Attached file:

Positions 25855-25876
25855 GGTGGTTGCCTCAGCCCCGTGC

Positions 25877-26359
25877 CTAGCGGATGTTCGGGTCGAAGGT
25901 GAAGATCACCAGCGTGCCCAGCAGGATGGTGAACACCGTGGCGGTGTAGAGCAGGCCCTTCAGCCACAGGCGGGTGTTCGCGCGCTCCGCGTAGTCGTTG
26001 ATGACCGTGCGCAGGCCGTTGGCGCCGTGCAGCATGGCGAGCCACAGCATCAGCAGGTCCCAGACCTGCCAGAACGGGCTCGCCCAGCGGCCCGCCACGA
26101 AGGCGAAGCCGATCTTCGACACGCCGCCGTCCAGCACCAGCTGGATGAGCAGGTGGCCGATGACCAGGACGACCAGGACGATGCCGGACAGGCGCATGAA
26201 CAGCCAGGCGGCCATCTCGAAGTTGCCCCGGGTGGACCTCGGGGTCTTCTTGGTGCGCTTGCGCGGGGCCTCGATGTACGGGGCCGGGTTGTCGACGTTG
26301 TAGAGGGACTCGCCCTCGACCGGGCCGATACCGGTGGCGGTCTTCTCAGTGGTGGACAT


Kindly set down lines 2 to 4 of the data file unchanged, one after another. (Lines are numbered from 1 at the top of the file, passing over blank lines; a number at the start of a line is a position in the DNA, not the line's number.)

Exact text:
25855 GGTGGTTGCCTCAGCCCCGTGC

Positions 25877-26359
25877 CTAGCGGATGTTCGGGTCGAAGGT